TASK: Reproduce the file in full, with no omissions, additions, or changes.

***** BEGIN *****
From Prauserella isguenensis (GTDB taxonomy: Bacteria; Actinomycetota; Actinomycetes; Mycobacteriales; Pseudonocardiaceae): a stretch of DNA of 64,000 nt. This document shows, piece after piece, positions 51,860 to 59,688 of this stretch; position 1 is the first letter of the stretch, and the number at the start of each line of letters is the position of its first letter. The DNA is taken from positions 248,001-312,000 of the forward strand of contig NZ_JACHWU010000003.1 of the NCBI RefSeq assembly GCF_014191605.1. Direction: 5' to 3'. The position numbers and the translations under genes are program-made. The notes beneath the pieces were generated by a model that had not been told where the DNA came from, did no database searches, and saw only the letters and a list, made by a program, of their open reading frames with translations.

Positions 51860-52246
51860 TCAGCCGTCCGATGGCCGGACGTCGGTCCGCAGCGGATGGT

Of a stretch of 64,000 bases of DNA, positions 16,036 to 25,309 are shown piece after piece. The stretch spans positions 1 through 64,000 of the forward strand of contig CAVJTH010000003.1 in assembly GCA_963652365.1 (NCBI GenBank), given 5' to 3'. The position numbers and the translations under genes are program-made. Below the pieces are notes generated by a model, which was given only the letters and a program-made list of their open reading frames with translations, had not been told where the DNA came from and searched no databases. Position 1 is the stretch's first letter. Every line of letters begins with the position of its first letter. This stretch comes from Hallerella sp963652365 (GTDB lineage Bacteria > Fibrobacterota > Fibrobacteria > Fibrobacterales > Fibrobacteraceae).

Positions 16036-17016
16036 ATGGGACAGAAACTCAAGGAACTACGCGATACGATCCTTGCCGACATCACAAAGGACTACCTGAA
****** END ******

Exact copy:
From Prauserella isguenensis (GTDB taxonomy: Bacteria; Actinomycetota; Actinomycetes; Mycobacteriales; Pseudonocardiaceae): a stretch of DNA of 64,000 nt. This document shows, piece after piece, positions 51,860 to 59,688 of this stretch; position 1 is the first letter of the stretch, and the number at the start of each line of letters is the position of its first letter. The DNA is taken from positions 248,001-312,000 of the forward strand of contig NZ_JACHWU010000003.1 of the NCBI RefSeq assembly GCF_014191605.1. Direction: 5' to 3'. The position numbers and the translations under genes are program-made. The notes beneath the pieces were generated by a model that had not been told where the DNA came from, did no database searches, and saw only the letters and a list, made by a program, of their open reading frames with translations.

Positions 51860-52246
51860 TCAGCCGTCCGATGGCCGGACGTCGGTCCGCAGCGGATGGT

Of a stretch of 64,000 bases of DNA, positions 16,036 to 25,309 are shown piece after piece. The stretch spans positions 1 through 64,000 of the forward strand of contig CAVJTH010000003.1 in assembly GCA_963652365.1 (NCBI GenBank), given 5' to 3'. The position numbers and the translations under genes are program-made. Below the pieces are notes generated by a model, which was given only the letters and a program-made list of their open reading frames with translations, had not been told where the DNA came from and searched no databases. Position 1 is the stretch's first letter. Every line of letters begins with the position of its first letter. This stretch comes from Hallerella sp963652365 (GTDB lineage Bacteria > Fibrobacterota > Fibrobacteria > Fibrobacterales > Fibrobacteraceae).

Positions 16036-17016
16036 ATGGGACAGAAACTCAAGGAACTACGCGATACGATCCTTGCCGACATCACAAAGGACTACCTGAA